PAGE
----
• Package mi provides iterative EM-based multiple Bayesian regression imputation of missing values and model checking of the regression models used. The regression models for each variable can also be user-defined. The data set may consist of continuous, semi-continuous, binary, categorical and/or count variables.
    • Package mice provides iterative EM-based multiple regression imputation. The data set may consist of continuous, binary, categorical and/or count variables.
    • Package mitools provides tools to perform analyses and combine results from multiply-imputated datasets.
    • Package Amelia provides multiple imputation where first bootstrap samples with the same dimensions as the original data are drawn, and then used for EM-based imputation. It is also possible to impute longitudial data. The package in addition comes with a graphical user interface.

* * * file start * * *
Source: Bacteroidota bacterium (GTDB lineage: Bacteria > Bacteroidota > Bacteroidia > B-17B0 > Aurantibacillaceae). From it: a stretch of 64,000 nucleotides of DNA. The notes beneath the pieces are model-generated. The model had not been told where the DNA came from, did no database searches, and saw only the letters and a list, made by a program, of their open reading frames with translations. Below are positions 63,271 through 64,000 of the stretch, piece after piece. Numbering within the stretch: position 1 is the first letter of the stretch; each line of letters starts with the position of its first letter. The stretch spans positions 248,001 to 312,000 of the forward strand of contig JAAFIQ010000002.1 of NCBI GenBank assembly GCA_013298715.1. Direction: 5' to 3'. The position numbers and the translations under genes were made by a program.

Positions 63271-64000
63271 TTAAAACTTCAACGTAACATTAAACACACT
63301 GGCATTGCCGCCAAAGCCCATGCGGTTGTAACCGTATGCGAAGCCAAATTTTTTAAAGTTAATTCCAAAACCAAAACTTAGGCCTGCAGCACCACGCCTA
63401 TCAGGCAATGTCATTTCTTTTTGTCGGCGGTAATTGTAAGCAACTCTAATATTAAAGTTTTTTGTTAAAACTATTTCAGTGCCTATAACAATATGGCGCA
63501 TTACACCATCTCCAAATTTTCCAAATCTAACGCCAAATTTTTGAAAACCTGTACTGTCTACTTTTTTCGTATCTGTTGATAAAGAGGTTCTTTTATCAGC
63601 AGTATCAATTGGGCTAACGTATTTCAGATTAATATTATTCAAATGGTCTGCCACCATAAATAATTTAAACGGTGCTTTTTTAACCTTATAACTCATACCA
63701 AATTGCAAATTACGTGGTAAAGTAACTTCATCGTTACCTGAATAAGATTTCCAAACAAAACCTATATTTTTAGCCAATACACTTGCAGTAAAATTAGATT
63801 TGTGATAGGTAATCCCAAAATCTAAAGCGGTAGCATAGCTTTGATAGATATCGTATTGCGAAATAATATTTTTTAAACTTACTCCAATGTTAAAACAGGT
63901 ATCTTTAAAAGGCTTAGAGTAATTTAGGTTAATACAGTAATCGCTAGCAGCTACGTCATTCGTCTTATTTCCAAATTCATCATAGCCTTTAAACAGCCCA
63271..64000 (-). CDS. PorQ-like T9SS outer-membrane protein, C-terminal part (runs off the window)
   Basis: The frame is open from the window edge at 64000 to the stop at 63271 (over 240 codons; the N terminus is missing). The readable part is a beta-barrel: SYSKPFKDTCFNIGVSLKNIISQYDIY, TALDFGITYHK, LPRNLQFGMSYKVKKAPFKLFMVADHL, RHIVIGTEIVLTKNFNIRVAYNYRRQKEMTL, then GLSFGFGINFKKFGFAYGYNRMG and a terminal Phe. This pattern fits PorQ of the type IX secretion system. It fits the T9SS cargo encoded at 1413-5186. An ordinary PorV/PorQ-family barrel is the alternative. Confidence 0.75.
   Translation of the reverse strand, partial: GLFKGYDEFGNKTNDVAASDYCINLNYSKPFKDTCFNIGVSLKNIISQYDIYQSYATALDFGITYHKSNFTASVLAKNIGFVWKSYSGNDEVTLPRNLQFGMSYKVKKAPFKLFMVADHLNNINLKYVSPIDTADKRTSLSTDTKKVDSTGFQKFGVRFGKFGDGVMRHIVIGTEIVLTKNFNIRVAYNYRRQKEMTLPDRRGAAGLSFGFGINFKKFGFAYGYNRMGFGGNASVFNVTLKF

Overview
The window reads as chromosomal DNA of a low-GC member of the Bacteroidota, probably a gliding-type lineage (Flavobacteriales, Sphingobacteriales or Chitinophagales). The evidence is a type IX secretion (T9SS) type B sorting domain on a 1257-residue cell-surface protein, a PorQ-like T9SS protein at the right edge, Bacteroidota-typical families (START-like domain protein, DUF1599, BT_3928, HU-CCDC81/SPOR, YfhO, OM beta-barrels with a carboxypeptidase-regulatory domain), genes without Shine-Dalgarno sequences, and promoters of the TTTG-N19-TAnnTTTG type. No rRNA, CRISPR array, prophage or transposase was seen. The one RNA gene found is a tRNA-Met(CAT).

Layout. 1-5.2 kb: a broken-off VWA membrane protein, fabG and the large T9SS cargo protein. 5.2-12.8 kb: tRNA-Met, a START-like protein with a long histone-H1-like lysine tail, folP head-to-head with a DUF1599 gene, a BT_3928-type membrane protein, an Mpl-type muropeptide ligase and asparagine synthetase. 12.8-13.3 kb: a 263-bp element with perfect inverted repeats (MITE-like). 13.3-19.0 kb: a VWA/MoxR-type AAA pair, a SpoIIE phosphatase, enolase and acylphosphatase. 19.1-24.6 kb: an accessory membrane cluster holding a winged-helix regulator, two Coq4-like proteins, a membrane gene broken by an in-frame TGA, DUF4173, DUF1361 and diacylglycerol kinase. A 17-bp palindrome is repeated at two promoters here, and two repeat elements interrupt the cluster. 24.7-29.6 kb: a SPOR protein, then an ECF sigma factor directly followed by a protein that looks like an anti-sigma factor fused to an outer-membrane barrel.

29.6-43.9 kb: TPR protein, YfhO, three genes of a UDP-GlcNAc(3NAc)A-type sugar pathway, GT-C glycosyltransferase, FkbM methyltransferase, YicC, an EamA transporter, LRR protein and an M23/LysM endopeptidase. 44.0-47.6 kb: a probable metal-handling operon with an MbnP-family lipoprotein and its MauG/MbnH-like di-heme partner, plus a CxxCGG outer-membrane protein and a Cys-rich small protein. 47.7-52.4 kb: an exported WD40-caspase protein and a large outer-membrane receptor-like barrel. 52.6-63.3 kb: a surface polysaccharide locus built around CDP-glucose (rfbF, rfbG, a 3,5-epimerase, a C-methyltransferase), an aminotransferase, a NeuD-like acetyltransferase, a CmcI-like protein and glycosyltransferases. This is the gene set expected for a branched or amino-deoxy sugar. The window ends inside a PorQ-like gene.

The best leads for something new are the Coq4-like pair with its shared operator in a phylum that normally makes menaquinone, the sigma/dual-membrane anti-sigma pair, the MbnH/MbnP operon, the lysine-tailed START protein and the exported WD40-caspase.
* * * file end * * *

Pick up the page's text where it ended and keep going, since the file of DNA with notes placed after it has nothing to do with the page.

• Package VIM provides EM-based multiple imputation (function irmi()) using robust estimations, which allows to adequately deal with data including outliers. It can handle data consisting of continuous, semi-continuous, binary, categorical and/or count variables.
    • Package mix provides iterative EM-based multiple regression imputation. The data set may consist of continuous, binary or categorical variables, but methods for semi-continuous variables are missing.
    • Package pan provides multiple imputation for multivariate panel or clustered data.
    • Package norm provides EM-based multiple imputation for multivariate normal data.
    • Package cat provides EM-based multiple imputation for multivariate categorical data.
    • Package MImix provides tools to combine results for multiply-imputed data using mixture approximations.